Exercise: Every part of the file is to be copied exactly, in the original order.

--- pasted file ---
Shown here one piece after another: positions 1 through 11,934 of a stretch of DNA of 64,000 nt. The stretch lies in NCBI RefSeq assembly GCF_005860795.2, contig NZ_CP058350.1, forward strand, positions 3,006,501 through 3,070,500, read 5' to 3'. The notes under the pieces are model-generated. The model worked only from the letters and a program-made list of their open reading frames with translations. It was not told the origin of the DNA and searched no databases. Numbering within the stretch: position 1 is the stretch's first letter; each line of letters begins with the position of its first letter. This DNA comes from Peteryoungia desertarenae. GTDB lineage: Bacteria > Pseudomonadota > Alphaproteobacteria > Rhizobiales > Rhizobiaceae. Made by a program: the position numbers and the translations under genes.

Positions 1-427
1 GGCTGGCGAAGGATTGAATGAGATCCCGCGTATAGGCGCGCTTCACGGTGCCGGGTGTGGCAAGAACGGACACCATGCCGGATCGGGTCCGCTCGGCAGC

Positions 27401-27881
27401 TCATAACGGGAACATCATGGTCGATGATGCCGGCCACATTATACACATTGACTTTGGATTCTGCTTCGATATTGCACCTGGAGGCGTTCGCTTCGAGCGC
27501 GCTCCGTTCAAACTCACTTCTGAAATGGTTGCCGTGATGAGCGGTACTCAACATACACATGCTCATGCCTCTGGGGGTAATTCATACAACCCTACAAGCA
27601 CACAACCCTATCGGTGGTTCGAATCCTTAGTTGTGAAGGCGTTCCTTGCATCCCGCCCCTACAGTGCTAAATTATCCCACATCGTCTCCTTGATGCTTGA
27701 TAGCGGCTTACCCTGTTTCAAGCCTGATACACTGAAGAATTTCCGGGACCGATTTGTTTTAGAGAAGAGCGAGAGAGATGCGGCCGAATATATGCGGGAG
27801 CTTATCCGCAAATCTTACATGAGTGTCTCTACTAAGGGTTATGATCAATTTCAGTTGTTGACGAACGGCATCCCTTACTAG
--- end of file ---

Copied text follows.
Shown here one piece after another: positions 1 through 11,934 of a stretch of DNA of 64,000 nt. The stretch lies in NCBI RefSeq assembly GCF_005860795.2, contig NZ_CP058350.1, forward strand, positions 3,006,501 through 3,070,500, read 5' to 3'. The notes under the pieces are model-generated. The model worked only from the letters and a program-made list of their open reading frames with translations. It was not told the origin of the DNA and searched no databases. Numbering within the stretch: position 1 is the stretch's first letter; each line of letters begins with the position of its first letter. This DNA comes from Peteryoungia desertarenae. GTDB lineage: Bacteria > Pseudomonadota > Alphaproteobacteria > Rhizobiales > Rhizobiaceae. Made by a program: the position numbers and the translations under genes.

Positions 1-427
1 GGCTGGCGAAGGATTGAATGAGATCCCGCGTATAGGCGCGCTTCACGGTGCCGGGTGTGGCAAGAACGGACACCATGCCGGATCGGGTCCGCTCGGCAGC

Positions 27401-27881
27401 TCATAACGGGAACATCATGGTCGATGATGCCGGCCACATTATACACATTGACTTTGGATTCTGCTTCGATATTGCACCTGGAGGCGTTCGCTTCGAGCGC
27501 GCTCCGTTCAAACTCACTTCTGAAATGGTTGCCGTGATGAGCGGTACTCAACATACACATGCTCATGCCTCTGGGGGTAATTCATACAACCCTACAAGCA
27601 CACAACCCTATCGGTGGTTCGAATCCTTAGTTGTGAAGGCGTTCCTTGCATCCCGCCCCTACAGTGCTAAATTATCCCACATCGTCTCCTTGATGCTTGA
27701 TAGCGGCTTACCCTGTTTCAAGCCTGATACACTGAAGAATTTCCGGGACCGATTTGTTTTAGAGAAGAGCGAGAGAGATGCGGCCGAATATATGCGGGAG
27801 CTTATCCGCAAATCTTACATGAGTGTCTCTACTAAGGGTTATGATCAATTTCAGTTGTTGACGAACGGCATCCCTTACTAG